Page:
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NY J83691

May 7, 2003

MAR-2 RR:NC:MM:114 J83691


Ms. Hayley van der Nagel
Jai Kudo Eyewear London
1st Floor, Hill House
17-19 Highgate Hill
London N19 5NA
United Kingdom


Dear Ms. van der Nagel:

This is in response to your letter dated April 8, 2003 requesting a ruling on country of origin marking of eyeglass frames. Samples were submitted with your letter for review.

The metal eyeglass frames are manufactured in China. The processing in China is called Phase 1 and includes tooling and setting, production of the metal parts and other materials (the temple tips and nose pads), welding the metal parts together and polishing the eyeglass frames. The products shipped from China are the assembled and shaped metal eyeglass frames, the temple tips and the nose pads.

The unplated assembled and shaped metal eyeglass frames and the temple tips and nose pads are shipped to Jai Kudo London and then forwarded to Switzerland for phase 2 of the production process. In Switzerland the frames are plated, the country of origin is printed onto the temple, the temple tips and nose pads are assembled to the frame and the frame is packaged.

The finished frames are shipped to Jai Kudo London for quality control and export packing, and then exported to the United States.

The marking statute, section 304, Tariff Act of 1930, as amended (19 U.S.C. 1304), provides that, unless excepted, every article of foreign origin (or its container) imported into the U.S. shall be marked in a conspicuous place as legibly, indelibly and permanently as the nature of the article (or its container) will permit, in such a manner as to indicate to the ultimate purchaser in the U.S. the English name of the country of origin of the article.

As provided in section 134.41(b), Customs Regulations (19 CFR 134.41(b)), the country of origin marking is considered conspicuous if the ultimate purchaser in the U.S. is able to find the marking easily and read it without strain.

With regard to the permanency of a marking, section 134.41(a), Customs Regulations (19 CFR 134.41(a)), provides that as a general rule marking requirements are best met by marking worked into the article at the time of manufacture. For example, it is suggested that the country of origin on metal articles be die sunk, molded in, or etched. Eyeglass frames must be marked on the temples by silk screening or printing with the words: Frame (country of origin) or Frame Made in (country of origin). Marking the country of origin on eyeglass frames by means of stickers or hangtags is not acceptable.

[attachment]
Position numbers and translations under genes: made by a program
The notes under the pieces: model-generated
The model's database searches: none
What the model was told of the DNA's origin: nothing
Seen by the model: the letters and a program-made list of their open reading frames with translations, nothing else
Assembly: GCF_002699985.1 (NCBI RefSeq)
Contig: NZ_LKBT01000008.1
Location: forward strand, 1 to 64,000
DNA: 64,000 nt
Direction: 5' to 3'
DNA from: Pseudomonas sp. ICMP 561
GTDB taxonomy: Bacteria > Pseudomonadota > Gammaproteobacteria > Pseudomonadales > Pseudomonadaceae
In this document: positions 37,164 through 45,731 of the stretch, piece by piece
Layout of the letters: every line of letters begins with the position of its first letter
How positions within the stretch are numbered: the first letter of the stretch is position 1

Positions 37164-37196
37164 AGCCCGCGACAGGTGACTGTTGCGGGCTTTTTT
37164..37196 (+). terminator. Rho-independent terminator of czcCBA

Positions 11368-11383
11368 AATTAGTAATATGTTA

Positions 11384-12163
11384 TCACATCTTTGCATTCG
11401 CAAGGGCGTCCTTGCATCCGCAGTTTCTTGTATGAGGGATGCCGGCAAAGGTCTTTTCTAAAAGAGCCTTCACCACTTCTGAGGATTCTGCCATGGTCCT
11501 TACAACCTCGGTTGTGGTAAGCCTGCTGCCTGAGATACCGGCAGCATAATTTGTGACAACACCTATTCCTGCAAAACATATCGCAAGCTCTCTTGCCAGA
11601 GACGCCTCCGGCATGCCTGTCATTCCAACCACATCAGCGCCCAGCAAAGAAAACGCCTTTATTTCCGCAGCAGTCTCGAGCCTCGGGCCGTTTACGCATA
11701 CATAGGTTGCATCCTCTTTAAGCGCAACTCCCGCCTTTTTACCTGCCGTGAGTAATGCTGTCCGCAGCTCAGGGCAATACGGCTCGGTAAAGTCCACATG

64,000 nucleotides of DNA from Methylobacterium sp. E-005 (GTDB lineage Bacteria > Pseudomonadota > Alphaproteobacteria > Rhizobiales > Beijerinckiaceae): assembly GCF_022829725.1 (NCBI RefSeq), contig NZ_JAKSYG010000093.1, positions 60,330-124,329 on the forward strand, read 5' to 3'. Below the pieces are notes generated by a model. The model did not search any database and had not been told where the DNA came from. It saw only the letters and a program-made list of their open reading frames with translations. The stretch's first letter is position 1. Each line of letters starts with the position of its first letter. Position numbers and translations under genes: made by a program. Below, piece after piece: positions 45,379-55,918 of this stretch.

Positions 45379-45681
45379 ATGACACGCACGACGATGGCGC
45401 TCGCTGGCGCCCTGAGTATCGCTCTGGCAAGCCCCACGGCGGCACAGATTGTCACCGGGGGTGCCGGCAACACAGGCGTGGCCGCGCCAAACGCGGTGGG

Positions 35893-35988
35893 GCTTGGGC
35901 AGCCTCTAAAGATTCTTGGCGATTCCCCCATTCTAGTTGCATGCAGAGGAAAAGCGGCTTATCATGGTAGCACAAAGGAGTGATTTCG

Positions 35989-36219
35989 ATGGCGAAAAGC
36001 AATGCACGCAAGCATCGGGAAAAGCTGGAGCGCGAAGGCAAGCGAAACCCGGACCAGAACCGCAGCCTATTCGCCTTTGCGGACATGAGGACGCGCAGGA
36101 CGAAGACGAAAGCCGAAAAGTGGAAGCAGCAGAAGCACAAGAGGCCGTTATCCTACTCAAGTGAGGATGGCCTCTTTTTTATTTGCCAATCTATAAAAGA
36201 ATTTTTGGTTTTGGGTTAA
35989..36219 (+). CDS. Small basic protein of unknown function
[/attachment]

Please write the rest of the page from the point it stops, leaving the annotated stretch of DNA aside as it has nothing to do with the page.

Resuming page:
Country of origin is defined in 19 CFR 134.1(b) as the country of manufacture, production or growth of any article of foreign origin entering the U.S. Further work or material added to an article in another country must effect a “substantial transformation” in order to render such other country the “country of origin”. In determining whether further work or material added to an article has effected a substantial transformation, it must be established that the article, after the further work or added material, emerges having a different name, character or use. If the article has a different name, character or use, the imported article will be considered to have been substantially transformed in the second country.

We are of the opinion that the unplated assembled frames are not substantially transformed in the second country by the electroplating operation and the assembly of the frame tips and nose pads to the frame. The frame is considered to be unfinished at the time of shipment to Switzerland; the plating process is considered a finishing operation, which does not change the character or use of the frames. The assembly of frame tips and nose pads to the frame is an incidental operation. The eyeglass frames are not substantially transformed into an article having a different name or character or use in the second country.

The frames must be marked with country of origin China in the following manner: “Frame China” or “Frame Made in China” must be silk screened onto the temple in accordance with the requirements of 19 U.S.C. 1304.

This ruling is being issued under the provisions of Part 177 of the Customs Regulations (19 CFR Part 177).

A copy of the ruling or the control number indicated above should be provided with the entry documents filed at the time this merchandise is imported. If you have any questions regarding the ruling, contact National Import Specialist Barbara Kiefer at 646-733-3019.


Robert B. Swierupski

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